Becoming quadrupedal while walking is no real hardship, although I am more circumspect about going on demonstrations if there is any possibility of having to run
With the emergence of capitalism and state formations from the 16th century onwards, small occasional advances were made through western Europe. But these paled in comparison with the dramatic increases in life expectancy during the 19th and 20th centuries, which saw new urban water supplies and sewage systems followed by the introduction of antibiotics in the mid 1900s.
It was my generation who garnered the advantages of a dramatic and radical redistribution of resources through the welfare state. The NHS, welfare services for young and old alike, free education from nursery to university, old people’s homes in almost all local authorities. We were the recipients, those of us who are now old.
Age and erasure
What support exists today for old people in the UK? State pensions are among the worst in Europe. Pensioner poverty is one of the highest in the Organisation for Economic Co-operation and Development (OECD) with 15.3 per cent in poverty in 2019.
On a wider canvas, unlike those areas of Europe where neoliberalism was a late arrival, we have inadequate services for old people. In Spain for example, funding by both regions and central government provides places for social activities – leisure activities, welfare services or subsidised cafes. Here, local authorities with their severely eroded budgets can do little. And we know too well that the crucial service of care, previously largely provided through local authority-run homes, was trashed by privatisation models.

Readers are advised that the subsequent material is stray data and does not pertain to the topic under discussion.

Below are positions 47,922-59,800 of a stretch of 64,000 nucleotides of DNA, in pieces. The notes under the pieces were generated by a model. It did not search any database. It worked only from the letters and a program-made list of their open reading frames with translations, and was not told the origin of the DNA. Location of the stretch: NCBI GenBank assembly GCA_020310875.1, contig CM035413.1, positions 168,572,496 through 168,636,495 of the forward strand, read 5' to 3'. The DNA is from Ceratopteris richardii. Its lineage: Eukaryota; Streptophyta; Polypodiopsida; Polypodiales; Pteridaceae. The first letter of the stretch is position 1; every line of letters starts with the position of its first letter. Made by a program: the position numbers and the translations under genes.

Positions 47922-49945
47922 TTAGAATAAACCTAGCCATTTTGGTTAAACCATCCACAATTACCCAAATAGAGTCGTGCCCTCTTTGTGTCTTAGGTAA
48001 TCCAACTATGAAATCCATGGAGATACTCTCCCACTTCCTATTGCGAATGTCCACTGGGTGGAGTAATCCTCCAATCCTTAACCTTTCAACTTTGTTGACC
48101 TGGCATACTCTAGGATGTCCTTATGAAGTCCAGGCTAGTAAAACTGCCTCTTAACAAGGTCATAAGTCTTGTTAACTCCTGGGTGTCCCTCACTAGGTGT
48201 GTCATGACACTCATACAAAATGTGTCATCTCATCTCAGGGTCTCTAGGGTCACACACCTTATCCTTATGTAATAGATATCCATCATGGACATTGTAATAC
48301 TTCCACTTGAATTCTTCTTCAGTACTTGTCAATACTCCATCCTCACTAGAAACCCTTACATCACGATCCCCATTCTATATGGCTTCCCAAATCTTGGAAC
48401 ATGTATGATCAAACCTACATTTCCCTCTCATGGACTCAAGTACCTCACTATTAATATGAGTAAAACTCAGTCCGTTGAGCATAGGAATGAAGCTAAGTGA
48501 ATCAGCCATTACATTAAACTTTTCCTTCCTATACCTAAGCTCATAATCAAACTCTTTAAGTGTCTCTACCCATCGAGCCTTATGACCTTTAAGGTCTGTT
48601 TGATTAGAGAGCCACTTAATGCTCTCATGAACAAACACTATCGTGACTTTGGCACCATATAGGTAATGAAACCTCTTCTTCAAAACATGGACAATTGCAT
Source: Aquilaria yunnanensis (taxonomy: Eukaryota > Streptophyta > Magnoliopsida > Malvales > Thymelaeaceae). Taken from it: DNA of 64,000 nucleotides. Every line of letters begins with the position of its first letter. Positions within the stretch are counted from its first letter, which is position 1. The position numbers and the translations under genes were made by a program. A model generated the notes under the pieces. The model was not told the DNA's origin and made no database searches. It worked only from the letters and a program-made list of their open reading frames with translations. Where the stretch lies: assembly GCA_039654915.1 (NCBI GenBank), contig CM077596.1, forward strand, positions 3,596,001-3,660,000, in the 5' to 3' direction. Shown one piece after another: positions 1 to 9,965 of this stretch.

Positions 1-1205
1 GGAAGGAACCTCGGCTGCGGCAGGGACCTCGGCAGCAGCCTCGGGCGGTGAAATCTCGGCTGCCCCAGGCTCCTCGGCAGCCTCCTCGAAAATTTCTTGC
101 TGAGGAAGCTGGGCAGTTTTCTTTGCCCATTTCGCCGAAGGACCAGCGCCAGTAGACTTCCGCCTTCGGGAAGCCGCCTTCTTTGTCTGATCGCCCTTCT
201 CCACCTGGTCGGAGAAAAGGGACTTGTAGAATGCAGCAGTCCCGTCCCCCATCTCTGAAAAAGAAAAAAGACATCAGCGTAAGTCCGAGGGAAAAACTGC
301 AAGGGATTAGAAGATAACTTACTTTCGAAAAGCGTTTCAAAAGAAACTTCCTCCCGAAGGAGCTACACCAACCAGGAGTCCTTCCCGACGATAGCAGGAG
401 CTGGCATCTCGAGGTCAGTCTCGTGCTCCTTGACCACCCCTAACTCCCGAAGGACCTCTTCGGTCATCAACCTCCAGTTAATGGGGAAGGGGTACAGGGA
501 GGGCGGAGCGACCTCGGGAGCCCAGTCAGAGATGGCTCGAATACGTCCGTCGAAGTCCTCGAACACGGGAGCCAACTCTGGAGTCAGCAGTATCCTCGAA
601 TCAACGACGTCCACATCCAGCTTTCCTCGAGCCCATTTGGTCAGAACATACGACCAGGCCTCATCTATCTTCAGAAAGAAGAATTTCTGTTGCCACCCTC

While there is some verbal genuflection towards the issue of social isolation, there is a huge silence about old people and sex. The erotic dimension of a person is ‘private’ and ignored after middle age, and there is no discussion about libido and desire of older people. Arguing that there is a seeming acceptance that young people display their sex drive as a need, de Beauvoir says the older person is looking for pleasure or companionship and delight in another in a unique manner. But we do not talk about it.
De Beauvoir finishes her book with the following: ‘If old age is not to be an absurd parody of the former life and that to go on pursuing ends that give our existence meaning – a devotion to individuals, groups or causes, social, political, intellectual or creative work – in old age we should still wish to have passions strong enough to prevent us turning in on ourselves.’
‘The crime of our society is the treatment that it inflicts upon the majority during their youth and their maturity. It prefabricates the maimed and wretched state that is theirs when they are old,’ she continues. Yet once we are aware ‘what the state of the aged really is, we cannot satisfy ourselves with calling for a more generous “old age policy”, higher pensions, decent housing and organised leisure. It is the whole system which is at issue and our claim cannot be otherwise than radical – change life itself.’ Reason enough to keep active and engaged politically.